Elliott Grabill is a composer of classical and electronic music, based out of Baltimore.  His compositions have been described as imaginative, hauntingly beautiful, journey-like, and with an American style.  His work often features microtones, piano sounds, MIDI controllers, gritty harmonies, and long, hypnotic sections.  Also a math professor, his works are often informed by ideas of symmetry, structure, patterns, and randomness.

He is the recipient of the Dark in the Song Prize, and the third place winner of the Peabody Conservatory Prix d’Eté.  His works have been / will be performed by Dark in the Song, the Washington Men’s Camerata, the Meridian Arts EnsembleQuartetto Apeiron,  Hila ZamirMelissa Lander, Shawn Earle, Andrew Im, Tae Ho HwangMichele Jacot, and Andrea Cheeseman.  Venues and festivals that have hosted performances of his work include Artisphere, the Kennedy Center for the Performing Arts, the Athens International Film and Video Festival, the International Computer Music Conference, the SEAMUS Conference, the New York City Electronic Music Festival, the National Student Electronic Music Event, and the Toronto International Electroacoustic Symposium.  His work has been performed across the United States, as well as Canada, the UK, and Serbia.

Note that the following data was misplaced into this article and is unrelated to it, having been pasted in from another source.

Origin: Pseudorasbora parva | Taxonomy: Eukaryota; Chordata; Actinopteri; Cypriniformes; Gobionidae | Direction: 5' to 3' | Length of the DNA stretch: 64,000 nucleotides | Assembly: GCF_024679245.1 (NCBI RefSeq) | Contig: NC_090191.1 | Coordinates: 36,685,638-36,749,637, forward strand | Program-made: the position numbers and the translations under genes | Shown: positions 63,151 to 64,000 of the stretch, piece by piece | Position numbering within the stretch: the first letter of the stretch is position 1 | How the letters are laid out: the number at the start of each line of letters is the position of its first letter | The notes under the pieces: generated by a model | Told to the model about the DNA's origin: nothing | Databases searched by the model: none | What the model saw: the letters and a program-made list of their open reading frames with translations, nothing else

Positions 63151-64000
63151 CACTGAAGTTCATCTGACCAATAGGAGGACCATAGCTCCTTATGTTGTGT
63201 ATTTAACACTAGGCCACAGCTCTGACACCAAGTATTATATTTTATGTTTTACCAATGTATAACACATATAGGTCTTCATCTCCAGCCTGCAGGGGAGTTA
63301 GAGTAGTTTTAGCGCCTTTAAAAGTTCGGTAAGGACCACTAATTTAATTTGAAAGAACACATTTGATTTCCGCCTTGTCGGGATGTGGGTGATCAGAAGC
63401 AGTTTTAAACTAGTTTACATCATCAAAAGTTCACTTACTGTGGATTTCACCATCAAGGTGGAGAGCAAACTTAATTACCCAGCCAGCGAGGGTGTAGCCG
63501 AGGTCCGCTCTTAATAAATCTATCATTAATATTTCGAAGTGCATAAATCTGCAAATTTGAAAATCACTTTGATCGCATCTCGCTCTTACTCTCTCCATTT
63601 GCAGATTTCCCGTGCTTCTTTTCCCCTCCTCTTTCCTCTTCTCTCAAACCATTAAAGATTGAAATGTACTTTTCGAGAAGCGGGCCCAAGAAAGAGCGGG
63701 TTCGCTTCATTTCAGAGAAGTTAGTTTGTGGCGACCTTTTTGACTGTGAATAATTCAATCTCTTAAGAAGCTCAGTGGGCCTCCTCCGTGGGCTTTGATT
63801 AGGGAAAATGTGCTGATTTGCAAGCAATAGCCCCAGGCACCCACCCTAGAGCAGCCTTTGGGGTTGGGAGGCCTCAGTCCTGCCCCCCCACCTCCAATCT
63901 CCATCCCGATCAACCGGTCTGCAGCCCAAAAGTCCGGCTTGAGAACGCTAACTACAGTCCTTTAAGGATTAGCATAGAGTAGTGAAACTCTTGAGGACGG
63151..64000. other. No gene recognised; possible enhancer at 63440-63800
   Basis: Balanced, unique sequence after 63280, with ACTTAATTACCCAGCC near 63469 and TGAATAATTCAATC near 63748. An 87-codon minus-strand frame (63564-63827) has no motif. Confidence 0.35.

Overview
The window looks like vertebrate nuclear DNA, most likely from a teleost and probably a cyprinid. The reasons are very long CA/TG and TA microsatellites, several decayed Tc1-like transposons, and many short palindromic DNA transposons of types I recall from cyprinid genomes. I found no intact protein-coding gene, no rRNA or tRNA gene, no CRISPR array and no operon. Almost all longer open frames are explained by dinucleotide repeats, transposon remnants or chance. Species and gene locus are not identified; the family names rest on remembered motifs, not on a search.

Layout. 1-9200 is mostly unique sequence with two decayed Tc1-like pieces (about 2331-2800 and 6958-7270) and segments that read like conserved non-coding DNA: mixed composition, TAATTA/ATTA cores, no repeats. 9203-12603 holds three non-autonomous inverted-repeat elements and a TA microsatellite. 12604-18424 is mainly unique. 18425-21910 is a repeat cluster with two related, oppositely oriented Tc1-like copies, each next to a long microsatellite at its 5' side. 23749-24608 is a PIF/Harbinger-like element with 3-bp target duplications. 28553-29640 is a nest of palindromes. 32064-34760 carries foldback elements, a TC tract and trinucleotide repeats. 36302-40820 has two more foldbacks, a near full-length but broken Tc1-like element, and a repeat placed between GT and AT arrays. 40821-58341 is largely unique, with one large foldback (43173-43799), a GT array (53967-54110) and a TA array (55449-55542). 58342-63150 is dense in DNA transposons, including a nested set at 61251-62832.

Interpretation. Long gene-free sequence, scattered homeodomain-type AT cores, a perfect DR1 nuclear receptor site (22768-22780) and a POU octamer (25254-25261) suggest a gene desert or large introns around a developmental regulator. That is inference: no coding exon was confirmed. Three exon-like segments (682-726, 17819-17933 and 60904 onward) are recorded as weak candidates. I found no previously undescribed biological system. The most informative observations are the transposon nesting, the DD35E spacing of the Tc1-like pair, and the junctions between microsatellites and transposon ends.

Elliott studied music and math at the University of Virginia, and taught public school math upon graduating college.  During summer vacations, he composed several evocative, confessional works for piano including Kings Highway / Stillwell Ave and Katharos.  He also began developing a voice in electronic music, with his first fixed media work, Un Jardin completely derived from recordings of piano overtones.

Performing “Kings Highway / Stillwell Ave.”

His most extensive work to date, Pluto for clarinet and live electronics, was written mostly in the fall of 2015, but revised throughout his time at Peabody.  An ethereal work inspired by the NASA New Horizons mission, the piece embarks on a mission of color, space dust, solar wind, gravitational rhythm, and tonal harmony.  The work requires a second musician to operate an array of digital processing techniques using a MIDI control device.  The final movement, “Gravity,” won third place in Peabody’s composition Prix d’Èté.

Teachers include G. Bradley Bodine, Steven Coxe, Matthew Burtner, Kirk Nurock, Judah Adashi, Amy Beth Kirsten, Jason Eckardt, Michael Hersch,  and every musician who has taught him how to write for their instruments.

 

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